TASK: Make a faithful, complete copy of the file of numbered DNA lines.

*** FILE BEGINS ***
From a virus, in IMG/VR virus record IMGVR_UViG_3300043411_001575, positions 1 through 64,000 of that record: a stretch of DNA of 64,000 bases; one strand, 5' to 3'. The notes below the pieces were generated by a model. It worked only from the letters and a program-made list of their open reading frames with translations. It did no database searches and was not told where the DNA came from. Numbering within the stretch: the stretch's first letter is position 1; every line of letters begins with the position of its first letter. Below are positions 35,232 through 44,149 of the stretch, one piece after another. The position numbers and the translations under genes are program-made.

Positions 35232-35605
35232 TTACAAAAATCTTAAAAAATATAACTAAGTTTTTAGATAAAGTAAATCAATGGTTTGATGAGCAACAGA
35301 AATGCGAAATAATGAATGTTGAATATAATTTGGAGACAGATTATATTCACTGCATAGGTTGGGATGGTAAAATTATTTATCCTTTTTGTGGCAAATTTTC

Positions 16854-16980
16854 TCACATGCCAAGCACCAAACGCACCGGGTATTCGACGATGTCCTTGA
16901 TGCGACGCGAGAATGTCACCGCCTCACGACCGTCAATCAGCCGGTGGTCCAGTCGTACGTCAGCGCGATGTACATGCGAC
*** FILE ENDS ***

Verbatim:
From a virus, in IMG/VR virus record IMGVR_UViG_3300043411_001575, positions 1 through 64,000 of that record: a stretch of DNA of 64,000 bases; one strand, 5' to 3'. The notes below the pieces were generated by a model. It worked only from the letters and a program-made list of their open reading frames with translations. It did no database searches and was not told where the DNA came from. Numbering within the stretch: the stretch's first letter is position 1; every line of letters begins with the position of its first letter. Below are positions 35,232 through 44,149 of the stretch, one piece after another. The position numbers and the translations under genes are program-made.

Positions 35232-35605
35232 TTACAAAAATCTTAAAAAATATAACTAAGTTTTTAGATAAAGTAAATCAATGGTTTGATGAGCAACAGA
35301 AATGCGAAATAATGAATGTTGAATATAATTTGGAGACAGATTATATTCACTGCATAGGTTGGGATGGTAAAATTATTTATCCTTTTTGTGGCAAATTTTC

Positions 16854-16980
16854 TCACATGCCAAGCACCAAACGCACCGGGTATTCGACGATGTCCTTGA
16901 TGCGACGCGAGAATGTCACCGCCTCACGACCGTCAATCAGCCGGTGGTCCAGTCGTACGTCAGCGCGATGTACATGCGAC